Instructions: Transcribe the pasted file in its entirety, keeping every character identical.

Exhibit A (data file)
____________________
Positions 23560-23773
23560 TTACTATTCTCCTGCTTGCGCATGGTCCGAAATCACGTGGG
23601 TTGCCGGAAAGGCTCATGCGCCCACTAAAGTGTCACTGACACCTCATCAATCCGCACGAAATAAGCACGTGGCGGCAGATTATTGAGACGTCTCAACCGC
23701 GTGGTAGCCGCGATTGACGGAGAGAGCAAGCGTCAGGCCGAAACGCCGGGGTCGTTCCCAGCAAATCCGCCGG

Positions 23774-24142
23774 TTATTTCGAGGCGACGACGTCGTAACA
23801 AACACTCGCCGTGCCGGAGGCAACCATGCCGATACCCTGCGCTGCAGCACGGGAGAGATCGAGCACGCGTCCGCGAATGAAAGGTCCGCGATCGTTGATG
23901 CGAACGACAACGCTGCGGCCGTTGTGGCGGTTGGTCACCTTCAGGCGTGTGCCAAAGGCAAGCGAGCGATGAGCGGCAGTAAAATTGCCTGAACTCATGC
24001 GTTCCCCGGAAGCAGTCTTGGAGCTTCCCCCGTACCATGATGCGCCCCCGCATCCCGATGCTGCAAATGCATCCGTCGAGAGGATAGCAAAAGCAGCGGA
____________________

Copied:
Positions 23560-23773
23560 TTACTATTCTCCTGCTTGCGCATGGTCCGAAATCACGTGGG
23601 TTGCCGGAAAGGCTCATGCGCCCACTAAAGTGTCACTGACACCTCATCAATCCGCACGAAATAAGCACGTGGCGGCAGATTATTGAGACGTCTCAACCGC
23701 GTGGTAGCCGCGATTGACGGAGAGAGCAAGCGTCAGGCCGAAACGCCGGGGTCGTTCCCAGCAAATCCGCCGG

Positions 23774-24142
23774 TTATTTCGAGGCGACGACGTCGTAACA
23801 AACACTCGCCGTGCCGGAGGCAACCATGCCGATACCCTGCGCTGCAGCACGGGAGAGATCGAGCACGCGTCCGCGAATGAAAGGTCCGCGATCGTTGATG
23901 CGAACGACAACGCTGCGGCCGTTGTGGCGGTTGGTCACCTTCAGGCGTGTGCCAAAGGCAAGCGAGCGATGAGCGGCAGTAAAATTGCCTGAACTCATGC
24001 GTTCCCCGGAAGCAGTCTTGGAGCTTCCCCCGTACCATGATGCGCCCCCGCATCCCGATGCTGCAAATGCATCCGTCGAGAGGATAGCAAAAGCAGCGGA